Final Exam by xiuliliaofz


									                                                                                              Katie Sullivan

                                                Final Exam


         I was glad for the opportunity to design and implement a lesson plan within the context of this
class. Prior to this point, I had not yet had the opportunity to even design lesson plans, and so, although
I was a bit apprehensive at first, the experience was good to have, and is something that I feel that I
learned from.

         After examining the work students did during the lesson, in the form of completed dittos, I saw
that for the most part, they were able to handle the questions fairly well, and probably everyone would
have been able to complete it had they been given more time, which in a traditional fifty minute or
longer class period, they would have been able to do, or even if they had been given it as a homework
assignment to bring in the next day. It did not seem to be anything too difficult or overly demanding,
and I think it adequately assessed their grasp on the material, and their ability to use the internet to do
guided research.

        There were some things that I think went really well, including the use of the power point and
the whiteboard to lecture and present information. Power point allowed for relevant pictures to be
presented, and for the information to come across in a very concise and clear manner. It is a tool that
when I teach, I will continue to use. I think had we had more time, and if it had been a more traditional
classroom experience, we would have required the students to take notes from the power point, to truly
get a grasp on the material. Having the white board in addition to the power point screen, allowed a
couple of my fellow “teachers” to illustrate points which would have been difficult to illustrate on the
power point, and arose very organically, which was neat to see happening, and I think is something that
each teacher needs to be able to do.

          There were also some things that I didn’t think went as well. First, with the ditto completion, I
think it might have been a better idea had the research portion been guided a bit more, by giving the
students a list of websites to go to in finding their answers. Several went to Wikipedia, which isn’t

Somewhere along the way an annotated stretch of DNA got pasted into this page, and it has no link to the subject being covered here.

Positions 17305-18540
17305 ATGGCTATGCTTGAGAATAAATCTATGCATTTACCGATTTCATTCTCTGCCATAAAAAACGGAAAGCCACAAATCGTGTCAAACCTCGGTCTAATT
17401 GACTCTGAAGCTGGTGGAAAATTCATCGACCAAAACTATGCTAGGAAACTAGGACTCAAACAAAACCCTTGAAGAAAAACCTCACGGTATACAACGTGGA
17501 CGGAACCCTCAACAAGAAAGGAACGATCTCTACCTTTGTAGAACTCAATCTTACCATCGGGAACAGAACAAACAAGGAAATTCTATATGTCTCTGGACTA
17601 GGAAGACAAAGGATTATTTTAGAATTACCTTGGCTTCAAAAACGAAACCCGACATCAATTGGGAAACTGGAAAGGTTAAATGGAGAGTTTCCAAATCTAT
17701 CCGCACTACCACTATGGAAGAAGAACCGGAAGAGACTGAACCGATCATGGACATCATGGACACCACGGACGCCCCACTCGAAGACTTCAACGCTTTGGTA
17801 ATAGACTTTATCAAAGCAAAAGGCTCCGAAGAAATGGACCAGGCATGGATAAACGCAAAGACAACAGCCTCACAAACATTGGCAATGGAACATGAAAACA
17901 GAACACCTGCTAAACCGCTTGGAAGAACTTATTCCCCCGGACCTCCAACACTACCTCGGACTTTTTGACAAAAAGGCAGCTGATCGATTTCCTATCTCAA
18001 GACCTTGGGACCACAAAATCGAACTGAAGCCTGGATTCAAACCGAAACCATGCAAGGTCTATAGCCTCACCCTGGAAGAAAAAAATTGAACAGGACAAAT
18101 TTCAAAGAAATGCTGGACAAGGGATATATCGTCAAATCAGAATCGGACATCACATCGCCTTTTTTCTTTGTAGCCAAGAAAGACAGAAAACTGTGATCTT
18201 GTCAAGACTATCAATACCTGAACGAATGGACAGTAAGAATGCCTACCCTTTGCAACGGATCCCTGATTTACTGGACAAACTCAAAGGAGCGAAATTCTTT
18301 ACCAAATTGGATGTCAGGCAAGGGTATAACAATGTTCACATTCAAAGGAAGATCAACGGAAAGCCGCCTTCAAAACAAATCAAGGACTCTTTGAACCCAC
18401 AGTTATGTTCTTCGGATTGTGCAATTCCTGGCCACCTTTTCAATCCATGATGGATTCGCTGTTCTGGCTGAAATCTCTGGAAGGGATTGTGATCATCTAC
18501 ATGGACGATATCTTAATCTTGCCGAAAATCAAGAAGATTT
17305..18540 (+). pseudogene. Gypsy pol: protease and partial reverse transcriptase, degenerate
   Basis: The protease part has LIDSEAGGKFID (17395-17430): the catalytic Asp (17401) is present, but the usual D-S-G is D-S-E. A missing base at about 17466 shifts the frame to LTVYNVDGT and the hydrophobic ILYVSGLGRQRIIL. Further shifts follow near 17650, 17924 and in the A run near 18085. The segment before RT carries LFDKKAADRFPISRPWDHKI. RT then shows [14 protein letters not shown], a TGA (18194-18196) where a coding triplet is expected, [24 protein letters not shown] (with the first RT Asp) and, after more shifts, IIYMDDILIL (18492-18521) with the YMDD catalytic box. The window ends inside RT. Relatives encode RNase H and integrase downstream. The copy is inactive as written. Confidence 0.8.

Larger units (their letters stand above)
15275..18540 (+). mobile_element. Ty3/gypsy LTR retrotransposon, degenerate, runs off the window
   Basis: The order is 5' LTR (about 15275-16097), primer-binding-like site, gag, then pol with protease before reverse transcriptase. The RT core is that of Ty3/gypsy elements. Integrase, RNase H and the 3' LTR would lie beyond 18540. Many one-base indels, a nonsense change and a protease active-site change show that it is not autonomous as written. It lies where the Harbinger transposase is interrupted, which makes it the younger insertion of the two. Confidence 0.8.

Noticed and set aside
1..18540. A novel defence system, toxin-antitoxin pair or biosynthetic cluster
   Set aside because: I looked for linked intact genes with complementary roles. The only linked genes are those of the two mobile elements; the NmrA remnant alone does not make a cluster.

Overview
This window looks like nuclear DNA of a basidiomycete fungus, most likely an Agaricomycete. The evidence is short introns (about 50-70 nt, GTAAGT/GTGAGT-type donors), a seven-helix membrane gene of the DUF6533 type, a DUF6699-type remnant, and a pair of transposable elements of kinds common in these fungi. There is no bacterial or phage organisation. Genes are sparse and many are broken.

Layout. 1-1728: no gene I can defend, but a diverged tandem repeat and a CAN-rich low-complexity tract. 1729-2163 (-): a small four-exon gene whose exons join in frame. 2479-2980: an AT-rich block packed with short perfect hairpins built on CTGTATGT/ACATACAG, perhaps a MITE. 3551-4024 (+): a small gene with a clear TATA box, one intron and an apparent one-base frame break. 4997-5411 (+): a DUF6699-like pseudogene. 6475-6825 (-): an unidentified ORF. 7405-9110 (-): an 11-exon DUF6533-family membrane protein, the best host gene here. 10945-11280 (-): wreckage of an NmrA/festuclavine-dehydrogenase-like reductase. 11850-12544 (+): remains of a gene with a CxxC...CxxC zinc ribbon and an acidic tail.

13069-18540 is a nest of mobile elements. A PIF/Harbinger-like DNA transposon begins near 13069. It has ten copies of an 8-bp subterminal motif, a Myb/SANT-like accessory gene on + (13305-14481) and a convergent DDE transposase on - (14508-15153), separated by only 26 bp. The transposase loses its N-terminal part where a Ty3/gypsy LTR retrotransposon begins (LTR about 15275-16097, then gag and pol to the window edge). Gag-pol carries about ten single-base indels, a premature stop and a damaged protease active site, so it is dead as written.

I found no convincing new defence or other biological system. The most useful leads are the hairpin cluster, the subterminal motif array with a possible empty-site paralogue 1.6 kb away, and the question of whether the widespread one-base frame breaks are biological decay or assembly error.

exactly an authoritative source, and in my own classroom, I’ll make sure that students know it’s not an
acceptable research tool. I also thought that perhaps we attempted to cover too much information in
too short a period of time. I think that a subject as broad as World War I, it would probably be better to
focus on it over a period of days, rather than try to give a complete overview in twenty minutes. That
said, I think we did a good job of really boiling down all the major highlights, and giving a good
introduction to the War.

        I have a couple professional goals as the result of this teaching experience. The first would be to
be more engaging as a teacher. I know that I always enjoyed my history classes in school, and I think the
reason I did so was because all of the teachers I had were very discussion oriented, constantly talking
and engaging students to think outside of the box and really think critically. One of my fellow teachers
was able to do that pretty well during this practice experience, and it’s something that I know I would
need to work on, in order to have, but something that I definitely want. Another goal that I would have
would be to better be able to assess students’ grasp of the material. I think that the majority of
students, whether they’re understanding what’s being presented or not, tend to have a very blank
expression on their face, so it’s hard to know whether they’re comprehending. At a few points we did
stop to ask questions, and I think that is something that needs to be continually done, but in a positive
way to encourage engagement, rather than in an effort to catch a student off-guard and put them on